This was supposedly a done-deal for the past several weeks, notwithstanding some recent maneuvering by various European governments to extract a few more concessions out of the deal. (See Norma Cohen's and Ian Bickerton's FT article, Dutch seek control of NYSE body. A copy of the Dutch Finance Minister Gerrit Zalm's letter to Euronext and the NYSE can be found here.)
Which brings to mind this question: is the NYSE buying itself another Airbus? The recent Dutch push isn't just an attempt to protect against American "regulatory creep". That's been a red-herring from the very beginning. What it is, rather, is an attempt for the Dutch finance ministry to remain relevant. In addition to a promise that there would be no "spill-over" of U.S. financial regulation into Europe (something that would not be possible without the consent of European governments at any rate), Zalm's letter demands:
-- Safeguards for the local operation of Euronext NV and Euronext Amsterdam NV, to be ensured (among others) by the availability of adequate resources; andSo, basically, the Dutch want to make sure that the New York Stock Exchange won't consolidate the Amsterdam exchange or render the Dutch AFM (the Netherlands financial regulator) irrelevant. But this, fundamentally, is not a US-Europe issue. It's a intra-European issue. Europe right now has dozens of small stock exchanges and dozens of small financial regulators, at a time when the pressure to consolidate, converge and harmonize has just gotten a whole lot more pressing. How relevant will individual European financial regulators remain, when overarching regulatory policy is now set in Brussels?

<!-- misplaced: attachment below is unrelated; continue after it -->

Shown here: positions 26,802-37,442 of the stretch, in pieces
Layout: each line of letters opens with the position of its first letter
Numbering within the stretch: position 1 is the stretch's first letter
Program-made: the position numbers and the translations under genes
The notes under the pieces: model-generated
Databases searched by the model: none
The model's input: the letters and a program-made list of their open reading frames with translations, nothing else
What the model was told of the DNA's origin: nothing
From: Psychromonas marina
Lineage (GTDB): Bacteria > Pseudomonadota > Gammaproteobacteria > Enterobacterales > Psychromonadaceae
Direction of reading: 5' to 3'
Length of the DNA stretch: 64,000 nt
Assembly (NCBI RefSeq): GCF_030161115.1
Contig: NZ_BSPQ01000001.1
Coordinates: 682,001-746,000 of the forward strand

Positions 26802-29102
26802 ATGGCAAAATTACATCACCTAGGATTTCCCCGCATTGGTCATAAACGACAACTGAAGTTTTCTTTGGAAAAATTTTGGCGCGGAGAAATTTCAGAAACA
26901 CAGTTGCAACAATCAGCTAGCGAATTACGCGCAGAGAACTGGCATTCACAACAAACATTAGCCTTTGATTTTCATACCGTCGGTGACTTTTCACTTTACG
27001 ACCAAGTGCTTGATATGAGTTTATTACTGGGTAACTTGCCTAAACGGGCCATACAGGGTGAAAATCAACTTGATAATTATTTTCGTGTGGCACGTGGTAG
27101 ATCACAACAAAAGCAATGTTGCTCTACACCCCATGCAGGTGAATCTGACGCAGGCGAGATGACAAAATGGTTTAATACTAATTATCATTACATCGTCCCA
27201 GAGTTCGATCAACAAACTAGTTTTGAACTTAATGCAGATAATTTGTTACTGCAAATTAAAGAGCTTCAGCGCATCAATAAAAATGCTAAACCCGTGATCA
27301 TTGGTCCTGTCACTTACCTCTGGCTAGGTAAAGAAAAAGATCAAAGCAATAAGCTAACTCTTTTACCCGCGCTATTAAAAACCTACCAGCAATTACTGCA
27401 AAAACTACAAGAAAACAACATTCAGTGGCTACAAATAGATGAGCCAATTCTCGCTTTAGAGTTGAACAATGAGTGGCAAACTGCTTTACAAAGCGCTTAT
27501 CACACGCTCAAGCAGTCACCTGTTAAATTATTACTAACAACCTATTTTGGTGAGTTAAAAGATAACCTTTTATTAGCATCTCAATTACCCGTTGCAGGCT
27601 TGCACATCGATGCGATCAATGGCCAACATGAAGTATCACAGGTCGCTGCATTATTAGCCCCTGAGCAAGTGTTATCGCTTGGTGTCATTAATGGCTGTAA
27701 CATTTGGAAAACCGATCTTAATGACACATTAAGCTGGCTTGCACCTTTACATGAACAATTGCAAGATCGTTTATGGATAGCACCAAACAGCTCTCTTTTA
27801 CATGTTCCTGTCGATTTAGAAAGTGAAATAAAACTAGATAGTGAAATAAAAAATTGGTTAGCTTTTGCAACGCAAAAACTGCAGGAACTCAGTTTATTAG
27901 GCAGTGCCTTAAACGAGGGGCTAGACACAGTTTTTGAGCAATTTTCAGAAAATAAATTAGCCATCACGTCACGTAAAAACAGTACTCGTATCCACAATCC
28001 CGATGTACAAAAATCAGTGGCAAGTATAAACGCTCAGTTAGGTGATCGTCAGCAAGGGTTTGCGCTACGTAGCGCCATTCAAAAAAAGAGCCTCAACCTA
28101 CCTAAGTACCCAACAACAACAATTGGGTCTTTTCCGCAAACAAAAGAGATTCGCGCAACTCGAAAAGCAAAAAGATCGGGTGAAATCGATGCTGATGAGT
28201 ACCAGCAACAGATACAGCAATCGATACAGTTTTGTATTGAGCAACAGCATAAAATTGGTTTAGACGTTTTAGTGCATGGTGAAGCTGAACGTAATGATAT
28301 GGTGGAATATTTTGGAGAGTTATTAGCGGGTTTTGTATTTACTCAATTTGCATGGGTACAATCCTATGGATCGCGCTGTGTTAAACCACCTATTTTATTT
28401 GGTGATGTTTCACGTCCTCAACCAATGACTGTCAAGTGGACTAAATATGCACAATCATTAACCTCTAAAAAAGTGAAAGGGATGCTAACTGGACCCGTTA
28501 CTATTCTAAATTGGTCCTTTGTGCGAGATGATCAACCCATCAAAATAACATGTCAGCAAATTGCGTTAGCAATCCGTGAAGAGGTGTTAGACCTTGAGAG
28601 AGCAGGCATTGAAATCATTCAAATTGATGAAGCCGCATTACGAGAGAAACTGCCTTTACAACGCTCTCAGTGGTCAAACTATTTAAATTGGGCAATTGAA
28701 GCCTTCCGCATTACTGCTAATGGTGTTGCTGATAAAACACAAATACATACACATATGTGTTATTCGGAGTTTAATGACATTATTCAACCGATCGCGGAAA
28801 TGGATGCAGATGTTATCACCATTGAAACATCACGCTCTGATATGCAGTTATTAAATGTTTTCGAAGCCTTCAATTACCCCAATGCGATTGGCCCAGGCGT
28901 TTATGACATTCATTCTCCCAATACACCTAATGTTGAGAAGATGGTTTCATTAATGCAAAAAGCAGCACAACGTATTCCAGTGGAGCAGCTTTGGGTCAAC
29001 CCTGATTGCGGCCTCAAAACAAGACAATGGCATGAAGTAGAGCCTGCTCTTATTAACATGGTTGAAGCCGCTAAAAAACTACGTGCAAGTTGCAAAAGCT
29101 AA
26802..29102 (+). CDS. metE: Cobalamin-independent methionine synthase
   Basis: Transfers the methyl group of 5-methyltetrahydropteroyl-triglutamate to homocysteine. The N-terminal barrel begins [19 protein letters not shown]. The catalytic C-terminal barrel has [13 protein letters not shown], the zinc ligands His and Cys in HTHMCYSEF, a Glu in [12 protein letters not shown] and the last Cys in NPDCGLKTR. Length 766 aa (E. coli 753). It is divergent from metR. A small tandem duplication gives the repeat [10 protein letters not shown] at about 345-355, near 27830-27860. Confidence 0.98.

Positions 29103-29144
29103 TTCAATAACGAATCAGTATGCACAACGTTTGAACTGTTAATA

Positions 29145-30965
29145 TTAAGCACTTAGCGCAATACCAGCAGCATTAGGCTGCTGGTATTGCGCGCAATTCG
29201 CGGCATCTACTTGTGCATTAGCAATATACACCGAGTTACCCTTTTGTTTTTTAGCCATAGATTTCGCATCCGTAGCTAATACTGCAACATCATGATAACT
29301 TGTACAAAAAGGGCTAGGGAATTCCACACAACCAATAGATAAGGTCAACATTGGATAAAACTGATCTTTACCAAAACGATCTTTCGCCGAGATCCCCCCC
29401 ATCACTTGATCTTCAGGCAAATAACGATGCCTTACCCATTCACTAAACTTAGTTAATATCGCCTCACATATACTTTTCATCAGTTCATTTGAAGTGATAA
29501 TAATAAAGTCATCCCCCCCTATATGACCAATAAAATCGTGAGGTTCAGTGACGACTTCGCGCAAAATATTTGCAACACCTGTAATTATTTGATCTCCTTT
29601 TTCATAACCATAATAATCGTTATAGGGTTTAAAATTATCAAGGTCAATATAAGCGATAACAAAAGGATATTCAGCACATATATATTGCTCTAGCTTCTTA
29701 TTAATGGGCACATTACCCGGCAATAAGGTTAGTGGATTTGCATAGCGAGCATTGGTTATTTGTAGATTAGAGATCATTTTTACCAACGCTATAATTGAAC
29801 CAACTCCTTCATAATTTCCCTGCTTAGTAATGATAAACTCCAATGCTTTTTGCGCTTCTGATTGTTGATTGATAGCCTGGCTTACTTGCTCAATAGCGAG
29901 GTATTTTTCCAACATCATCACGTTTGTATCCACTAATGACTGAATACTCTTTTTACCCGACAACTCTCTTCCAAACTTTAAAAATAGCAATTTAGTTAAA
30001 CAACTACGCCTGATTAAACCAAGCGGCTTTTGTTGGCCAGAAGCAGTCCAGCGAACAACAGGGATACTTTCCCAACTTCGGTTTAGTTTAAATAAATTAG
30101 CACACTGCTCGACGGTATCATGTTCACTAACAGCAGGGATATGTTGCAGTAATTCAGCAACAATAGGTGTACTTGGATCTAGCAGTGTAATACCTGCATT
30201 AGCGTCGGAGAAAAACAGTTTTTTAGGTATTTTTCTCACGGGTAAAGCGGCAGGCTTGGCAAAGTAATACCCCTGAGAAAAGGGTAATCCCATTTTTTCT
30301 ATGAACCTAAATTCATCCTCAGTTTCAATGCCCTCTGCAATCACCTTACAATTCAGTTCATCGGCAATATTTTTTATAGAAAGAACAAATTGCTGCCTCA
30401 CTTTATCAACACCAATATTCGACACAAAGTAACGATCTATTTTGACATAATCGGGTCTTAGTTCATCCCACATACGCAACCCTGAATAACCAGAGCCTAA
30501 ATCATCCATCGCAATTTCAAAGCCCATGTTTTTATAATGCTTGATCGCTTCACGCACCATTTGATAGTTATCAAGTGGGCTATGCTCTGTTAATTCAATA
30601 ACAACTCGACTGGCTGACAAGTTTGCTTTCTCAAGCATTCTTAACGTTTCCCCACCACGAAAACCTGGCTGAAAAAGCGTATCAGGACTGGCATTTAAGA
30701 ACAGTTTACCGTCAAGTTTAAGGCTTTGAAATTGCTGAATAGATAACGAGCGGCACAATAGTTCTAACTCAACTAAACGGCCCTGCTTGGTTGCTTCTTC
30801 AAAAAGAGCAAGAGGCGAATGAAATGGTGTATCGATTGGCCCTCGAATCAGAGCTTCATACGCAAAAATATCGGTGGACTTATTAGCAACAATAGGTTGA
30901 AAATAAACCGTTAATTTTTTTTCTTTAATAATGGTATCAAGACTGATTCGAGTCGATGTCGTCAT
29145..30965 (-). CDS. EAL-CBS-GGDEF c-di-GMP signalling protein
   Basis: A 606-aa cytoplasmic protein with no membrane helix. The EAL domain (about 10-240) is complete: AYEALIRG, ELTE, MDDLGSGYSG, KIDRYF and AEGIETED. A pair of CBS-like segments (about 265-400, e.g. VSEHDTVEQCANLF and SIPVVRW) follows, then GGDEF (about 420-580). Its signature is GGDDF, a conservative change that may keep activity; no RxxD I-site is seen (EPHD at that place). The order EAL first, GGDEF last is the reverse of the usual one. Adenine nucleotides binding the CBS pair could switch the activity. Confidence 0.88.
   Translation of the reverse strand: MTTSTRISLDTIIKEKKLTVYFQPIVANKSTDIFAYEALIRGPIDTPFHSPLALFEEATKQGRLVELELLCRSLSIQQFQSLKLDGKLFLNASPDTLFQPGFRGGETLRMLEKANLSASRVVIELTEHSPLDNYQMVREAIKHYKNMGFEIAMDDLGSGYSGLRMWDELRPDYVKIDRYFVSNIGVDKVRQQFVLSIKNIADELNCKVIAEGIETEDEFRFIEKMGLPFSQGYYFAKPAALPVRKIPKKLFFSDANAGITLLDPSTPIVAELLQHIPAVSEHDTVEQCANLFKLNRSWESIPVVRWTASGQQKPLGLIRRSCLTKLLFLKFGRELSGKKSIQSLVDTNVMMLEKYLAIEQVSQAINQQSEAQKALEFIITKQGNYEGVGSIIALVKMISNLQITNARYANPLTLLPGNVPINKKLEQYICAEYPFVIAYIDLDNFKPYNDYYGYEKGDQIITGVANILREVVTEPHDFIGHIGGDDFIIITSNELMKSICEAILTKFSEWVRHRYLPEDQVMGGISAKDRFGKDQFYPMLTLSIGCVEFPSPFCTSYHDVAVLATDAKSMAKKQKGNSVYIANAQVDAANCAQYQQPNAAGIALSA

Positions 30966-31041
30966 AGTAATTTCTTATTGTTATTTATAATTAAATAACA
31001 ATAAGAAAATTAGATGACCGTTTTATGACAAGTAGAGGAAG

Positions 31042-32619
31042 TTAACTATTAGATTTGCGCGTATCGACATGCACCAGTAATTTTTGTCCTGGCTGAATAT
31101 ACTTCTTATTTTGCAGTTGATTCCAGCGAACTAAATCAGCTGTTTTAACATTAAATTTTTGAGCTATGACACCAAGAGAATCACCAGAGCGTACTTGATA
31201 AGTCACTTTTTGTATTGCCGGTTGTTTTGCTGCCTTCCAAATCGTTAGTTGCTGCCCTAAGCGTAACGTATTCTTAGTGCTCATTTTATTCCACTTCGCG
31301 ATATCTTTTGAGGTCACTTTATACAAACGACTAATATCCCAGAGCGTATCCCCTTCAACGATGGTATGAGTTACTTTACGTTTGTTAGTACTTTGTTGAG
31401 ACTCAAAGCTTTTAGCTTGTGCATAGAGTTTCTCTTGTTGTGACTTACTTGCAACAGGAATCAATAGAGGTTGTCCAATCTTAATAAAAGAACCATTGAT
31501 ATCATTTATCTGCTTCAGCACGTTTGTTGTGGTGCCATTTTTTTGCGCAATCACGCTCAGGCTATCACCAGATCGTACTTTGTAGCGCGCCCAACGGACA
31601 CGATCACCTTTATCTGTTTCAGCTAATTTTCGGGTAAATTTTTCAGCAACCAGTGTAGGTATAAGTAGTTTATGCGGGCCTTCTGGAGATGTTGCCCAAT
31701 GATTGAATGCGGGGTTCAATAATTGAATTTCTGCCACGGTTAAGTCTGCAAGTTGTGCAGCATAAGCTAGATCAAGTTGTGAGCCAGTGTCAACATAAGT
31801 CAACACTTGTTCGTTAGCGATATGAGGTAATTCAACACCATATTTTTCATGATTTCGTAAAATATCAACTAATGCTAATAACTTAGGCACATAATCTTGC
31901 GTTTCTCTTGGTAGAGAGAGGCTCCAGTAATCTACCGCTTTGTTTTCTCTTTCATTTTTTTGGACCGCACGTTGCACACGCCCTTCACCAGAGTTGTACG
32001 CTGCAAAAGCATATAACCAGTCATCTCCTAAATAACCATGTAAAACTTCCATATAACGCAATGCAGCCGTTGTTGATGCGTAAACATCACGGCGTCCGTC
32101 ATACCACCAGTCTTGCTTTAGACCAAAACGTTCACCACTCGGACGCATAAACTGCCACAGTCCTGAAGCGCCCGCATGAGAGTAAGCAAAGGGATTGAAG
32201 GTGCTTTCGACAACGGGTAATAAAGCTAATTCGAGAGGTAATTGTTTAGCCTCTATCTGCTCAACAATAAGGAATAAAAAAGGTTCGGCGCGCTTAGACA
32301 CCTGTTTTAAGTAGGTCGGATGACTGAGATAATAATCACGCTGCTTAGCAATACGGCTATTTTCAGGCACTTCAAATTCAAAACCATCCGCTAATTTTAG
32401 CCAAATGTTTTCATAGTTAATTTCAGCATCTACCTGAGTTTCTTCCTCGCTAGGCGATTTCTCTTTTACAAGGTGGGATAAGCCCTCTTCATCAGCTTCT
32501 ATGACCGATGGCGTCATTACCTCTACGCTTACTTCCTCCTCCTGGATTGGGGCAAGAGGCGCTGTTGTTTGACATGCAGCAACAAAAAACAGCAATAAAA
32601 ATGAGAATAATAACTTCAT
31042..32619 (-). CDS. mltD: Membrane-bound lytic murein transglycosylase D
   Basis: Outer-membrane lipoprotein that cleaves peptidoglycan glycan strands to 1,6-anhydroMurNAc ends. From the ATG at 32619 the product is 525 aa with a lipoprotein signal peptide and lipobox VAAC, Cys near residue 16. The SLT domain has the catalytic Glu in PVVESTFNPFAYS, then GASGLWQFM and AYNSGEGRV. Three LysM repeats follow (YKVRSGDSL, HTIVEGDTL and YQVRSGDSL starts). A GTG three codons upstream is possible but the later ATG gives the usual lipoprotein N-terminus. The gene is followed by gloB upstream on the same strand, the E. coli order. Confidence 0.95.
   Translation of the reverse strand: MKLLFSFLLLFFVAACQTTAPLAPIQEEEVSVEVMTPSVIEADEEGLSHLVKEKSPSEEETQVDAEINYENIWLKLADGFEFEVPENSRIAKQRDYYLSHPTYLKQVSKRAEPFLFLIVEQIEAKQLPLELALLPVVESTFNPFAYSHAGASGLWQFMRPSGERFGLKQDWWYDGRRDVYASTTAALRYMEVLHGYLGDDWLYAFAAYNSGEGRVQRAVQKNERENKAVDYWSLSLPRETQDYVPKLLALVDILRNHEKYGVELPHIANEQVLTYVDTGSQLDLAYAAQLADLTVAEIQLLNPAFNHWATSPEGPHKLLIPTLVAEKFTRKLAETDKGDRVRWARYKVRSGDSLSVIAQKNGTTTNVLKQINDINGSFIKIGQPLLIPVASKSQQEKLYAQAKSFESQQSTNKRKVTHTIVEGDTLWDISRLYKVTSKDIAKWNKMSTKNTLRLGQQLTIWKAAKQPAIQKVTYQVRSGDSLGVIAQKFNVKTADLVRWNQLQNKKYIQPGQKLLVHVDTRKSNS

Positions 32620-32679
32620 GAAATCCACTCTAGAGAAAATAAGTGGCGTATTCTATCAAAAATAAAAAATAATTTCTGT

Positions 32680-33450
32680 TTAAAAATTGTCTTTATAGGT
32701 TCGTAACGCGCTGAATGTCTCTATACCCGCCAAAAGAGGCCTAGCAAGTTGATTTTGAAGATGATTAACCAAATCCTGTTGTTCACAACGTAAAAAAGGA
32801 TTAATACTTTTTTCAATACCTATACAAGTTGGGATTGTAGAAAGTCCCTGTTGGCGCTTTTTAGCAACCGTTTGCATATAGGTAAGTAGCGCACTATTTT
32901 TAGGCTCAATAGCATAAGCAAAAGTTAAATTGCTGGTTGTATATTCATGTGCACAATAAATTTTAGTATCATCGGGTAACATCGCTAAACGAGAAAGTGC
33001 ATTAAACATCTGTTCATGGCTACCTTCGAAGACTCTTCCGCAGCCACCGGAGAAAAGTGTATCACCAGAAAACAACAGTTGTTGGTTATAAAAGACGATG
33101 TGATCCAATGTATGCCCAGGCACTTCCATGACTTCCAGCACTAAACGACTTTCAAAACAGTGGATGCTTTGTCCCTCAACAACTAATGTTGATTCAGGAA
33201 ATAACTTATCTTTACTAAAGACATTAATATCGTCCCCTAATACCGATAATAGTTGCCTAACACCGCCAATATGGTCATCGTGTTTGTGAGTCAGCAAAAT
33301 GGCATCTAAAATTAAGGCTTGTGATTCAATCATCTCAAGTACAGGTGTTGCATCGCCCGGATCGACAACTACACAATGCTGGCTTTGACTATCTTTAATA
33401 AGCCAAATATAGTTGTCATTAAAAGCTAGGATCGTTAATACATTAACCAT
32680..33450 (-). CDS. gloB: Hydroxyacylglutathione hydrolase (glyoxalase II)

-- Safeguarding proper and effective supervision by local supervisors on the securities exchanges in the Netherlands.
More importantly, what happens next? Despite the SEC's honest assurances that the United States has no intention of "exporting" its regulation to Europe, European regulators are already greatly affected by what goes on in the U.S. (See, for example, this post about how much of Europe has already adopted significant provisions of the Sarbanes-Oxley Act, even as they have criticized SOX as excessive.) What would happen if the SEC were to adopt some kind of "mutual recognition" model (as the European Union regularly demands), but this model were based on some type of regulatory convergence? Would the EU insist on "going its own way," if "importing" certain U.S. provisions were to give European financial firms more direct access to the enormous U.S. investor base?
Second, what now happens in London? The London Stock Exchange continues to fight against NASDAQ's hostile onslaught. (See Norma Cohen's LSE rejects Nasdaq approach.) Will it still try to hold out, now that it is no longer the most significant stock exchange in Europe? Will UK financial regulators attempt to lower their regulatory requirements even further, to make the London market even more attractive to foreign issuers (even if this approach has recently backfired with the LSE's Alternative Investment Market)?
Third, what happens now with the United States' own Chicago-based derivatives exchanges? Last October, the Chicago Mercantile Exchange and the Chicago Board of Trade merged to form the world's largest derivatives exchange. The CME and CBOT have studiously avoided any talk of buying out one of America's smaller equities exchanges, so as to avoid falling under the jurisdiction of the SEC. (The SEC's smaller cousin, the Commody Futures Trading Commission, seems so much easier to deal with...) But now the CME Group faces NYSE Euronext, which, because it owns Liffe (the London derivatives exchange), has a foot in both worlds. Will this put pressure on the CME Group to get into the equities business? (If the CME does, will this be enough to finally push a combination of the SEC and CFTC? And what would such a beast look like?)
It all looks like it will be an interesting New Year.